Queen Wilhelmina Cancer Fund: Lelicia Tromp, representing the foundation as a volunteer, reported that the 58-year-old organization helps about 80 to 100 patients a year, mostly by funding companion expenses as local patients take off for treatment in Colombia. The foundation helps pay for hospice care and home care by professional nurses. People are now more open about cancer, so we hear about it more frequently, she said. Queen Wilhelmina Cancer Fund is dedicated to fundraising with the October Pink Ribbon and November Purple Ribbon, and relies on the community for its existence in the absence of a government subsidy. In April and May, the foundation relies on high school kids to help raise funds on the street and among companies. With an office in the heart of Oranjestad, the foundation aims at opening a branch in San Nicolas this year.
Telefon Pa Hubentud: Errol Zebeda represented the foundation operating a free youth helpline seven days a week, between 2 pm and 6 pm. The project is manned by 35 highly trained and motivated volunteers. The organization invests in its volunteers, reported Zebeda, getting them together a number of times a year to refresh their knowledge and strengthen their commitment. Most volunteers are retired professionals, though some still work. They answer the phone and try to support and encourage the callers, mostly pre-teens and teens in distress. The money will go towards the personal growth of volunteer counselors, the first line of defense against youth depression.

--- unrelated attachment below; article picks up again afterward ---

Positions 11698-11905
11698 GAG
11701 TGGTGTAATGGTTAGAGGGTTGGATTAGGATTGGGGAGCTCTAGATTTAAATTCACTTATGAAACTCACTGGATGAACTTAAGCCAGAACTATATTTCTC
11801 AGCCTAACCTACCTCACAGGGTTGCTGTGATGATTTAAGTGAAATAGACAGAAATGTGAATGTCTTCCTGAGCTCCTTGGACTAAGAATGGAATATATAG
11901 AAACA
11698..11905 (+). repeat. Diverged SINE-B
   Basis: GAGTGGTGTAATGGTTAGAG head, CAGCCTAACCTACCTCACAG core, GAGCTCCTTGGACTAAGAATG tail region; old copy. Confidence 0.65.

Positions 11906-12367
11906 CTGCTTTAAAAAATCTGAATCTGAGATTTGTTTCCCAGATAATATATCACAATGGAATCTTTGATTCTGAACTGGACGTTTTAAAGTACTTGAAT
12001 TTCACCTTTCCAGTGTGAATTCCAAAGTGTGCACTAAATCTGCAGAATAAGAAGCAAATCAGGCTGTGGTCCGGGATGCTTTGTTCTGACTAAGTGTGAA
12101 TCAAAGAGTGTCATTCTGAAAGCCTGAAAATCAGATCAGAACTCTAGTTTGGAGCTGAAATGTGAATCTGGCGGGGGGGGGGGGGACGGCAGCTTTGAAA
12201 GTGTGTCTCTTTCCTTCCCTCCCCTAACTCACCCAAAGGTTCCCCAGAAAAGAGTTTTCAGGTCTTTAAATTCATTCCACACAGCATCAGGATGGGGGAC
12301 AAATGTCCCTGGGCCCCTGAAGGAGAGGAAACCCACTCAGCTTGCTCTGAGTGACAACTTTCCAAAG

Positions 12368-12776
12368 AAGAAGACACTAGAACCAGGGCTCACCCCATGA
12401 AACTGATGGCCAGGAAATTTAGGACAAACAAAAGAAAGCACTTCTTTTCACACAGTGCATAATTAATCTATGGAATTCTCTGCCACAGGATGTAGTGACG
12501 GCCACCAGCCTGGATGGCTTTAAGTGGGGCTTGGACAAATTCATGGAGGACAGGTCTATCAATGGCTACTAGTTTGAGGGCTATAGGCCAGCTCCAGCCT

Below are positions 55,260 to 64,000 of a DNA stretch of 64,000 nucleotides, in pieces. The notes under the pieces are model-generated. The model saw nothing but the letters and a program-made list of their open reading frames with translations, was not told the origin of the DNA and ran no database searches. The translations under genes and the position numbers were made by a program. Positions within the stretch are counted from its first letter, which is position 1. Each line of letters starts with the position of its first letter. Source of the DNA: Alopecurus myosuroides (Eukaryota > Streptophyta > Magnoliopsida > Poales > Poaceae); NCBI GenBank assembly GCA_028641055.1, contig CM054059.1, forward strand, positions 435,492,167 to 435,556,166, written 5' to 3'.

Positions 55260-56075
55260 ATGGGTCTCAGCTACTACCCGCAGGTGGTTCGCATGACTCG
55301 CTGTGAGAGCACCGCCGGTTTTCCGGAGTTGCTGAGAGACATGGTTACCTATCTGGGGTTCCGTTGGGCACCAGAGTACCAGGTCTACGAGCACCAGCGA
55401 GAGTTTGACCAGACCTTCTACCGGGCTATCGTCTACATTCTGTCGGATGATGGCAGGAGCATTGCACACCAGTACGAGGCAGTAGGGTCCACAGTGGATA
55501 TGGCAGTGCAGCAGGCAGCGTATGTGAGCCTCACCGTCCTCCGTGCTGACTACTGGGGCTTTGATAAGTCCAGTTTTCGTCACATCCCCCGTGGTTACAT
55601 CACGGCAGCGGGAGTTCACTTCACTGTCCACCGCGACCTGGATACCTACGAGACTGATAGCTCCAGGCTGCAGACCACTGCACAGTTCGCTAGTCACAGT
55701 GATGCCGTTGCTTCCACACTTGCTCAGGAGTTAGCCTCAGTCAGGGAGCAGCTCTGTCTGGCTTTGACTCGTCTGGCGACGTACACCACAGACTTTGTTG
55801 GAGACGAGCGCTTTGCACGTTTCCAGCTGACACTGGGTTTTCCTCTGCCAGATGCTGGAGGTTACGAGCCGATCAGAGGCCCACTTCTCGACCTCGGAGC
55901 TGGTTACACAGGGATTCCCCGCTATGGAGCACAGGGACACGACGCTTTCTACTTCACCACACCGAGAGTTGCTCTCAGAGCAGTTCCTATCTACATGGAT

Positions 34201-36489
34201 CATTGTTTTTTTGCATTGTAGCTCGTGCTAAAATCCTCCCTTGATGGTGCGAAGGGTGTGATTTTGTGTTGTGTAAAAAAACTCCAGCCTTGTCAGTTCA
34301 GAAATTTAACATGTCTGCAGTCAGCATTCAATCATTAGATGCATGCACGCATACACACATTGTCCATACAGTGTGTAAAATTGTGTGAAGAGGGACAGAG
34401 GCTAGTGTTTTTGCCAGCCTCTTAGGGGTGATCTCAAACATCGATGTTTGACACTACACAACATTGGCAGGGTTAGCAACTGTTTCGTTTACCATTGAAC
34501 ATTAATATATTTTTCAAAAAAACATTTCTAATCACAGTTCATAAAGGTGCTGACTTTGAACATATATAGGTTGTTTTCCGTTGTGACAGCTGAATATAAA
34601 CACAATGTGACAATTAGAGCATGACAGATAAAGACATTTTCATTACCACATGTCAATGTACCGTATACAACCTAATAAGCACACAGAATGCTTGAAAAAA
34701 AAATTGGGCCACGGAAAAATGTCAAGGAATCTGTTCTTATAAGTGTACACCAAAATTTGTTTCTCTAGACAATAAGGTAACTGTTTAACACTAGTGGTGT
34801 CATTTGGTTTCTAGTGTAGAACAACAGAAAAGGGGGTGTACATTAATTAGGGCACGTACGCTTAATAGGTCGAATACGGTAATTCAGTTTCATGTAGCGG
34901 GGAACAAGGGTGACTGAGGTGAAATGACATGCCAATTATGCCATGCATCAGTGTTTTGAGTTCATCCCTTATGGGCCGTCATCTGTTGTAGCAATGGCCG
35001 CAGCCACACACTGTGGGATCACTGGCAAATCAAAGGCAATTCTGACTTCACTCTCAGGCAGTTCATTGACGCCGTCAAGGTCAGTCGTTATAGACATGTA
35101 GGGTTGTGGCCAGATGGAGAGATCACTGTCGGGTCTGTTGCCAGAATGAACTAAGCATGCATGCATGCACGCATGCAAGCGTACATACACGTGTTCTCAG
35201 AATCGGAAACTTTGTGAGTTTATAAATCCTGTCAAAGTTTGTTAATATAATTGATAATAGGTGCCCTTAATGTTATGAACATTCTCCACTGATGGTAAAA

Ateliers ‘89: Artist Elvis Lopez represented the art school, operating in the heart of Oranjestad since 1989. Elvis reported on the activities of his organization: venturing into the neighborhood of Sabana Basora with an afternoon program, taking kids off the street, and changing lives with the exposure to art. He is hoping to bring Caribbean Linked into San Nicolas this year, between July 27 and August 18, with more than one dozen young Caribbean artists building installations all over town with the support of the San Nicolas Business Association, Aruba Tourism Authority, and Vibrations PR, with Maria Silva and her crew.
The Clown Doctors: Anneloes “Loesje” Poelmann, the new foundation coordinator, has been a Clown Doctor, or a Contact Clown, since the age of ten. The organization’s aim is to visit ailing children in the hospital and infirm elderly in government nursing homes, providing solace and companionship while putting smiles on faces. Loesje reported that her organization is looking for additional Clown Doctor volunteers and would appreciate people who have four to six hours weekly to spare for community work.
Tobman and her company associates listened intently and greatly enjoyed the annual donation ceremony, seeing the fruits of their labor bring joy to a community of volunteers who work passionately on behalf of the island’s social causes.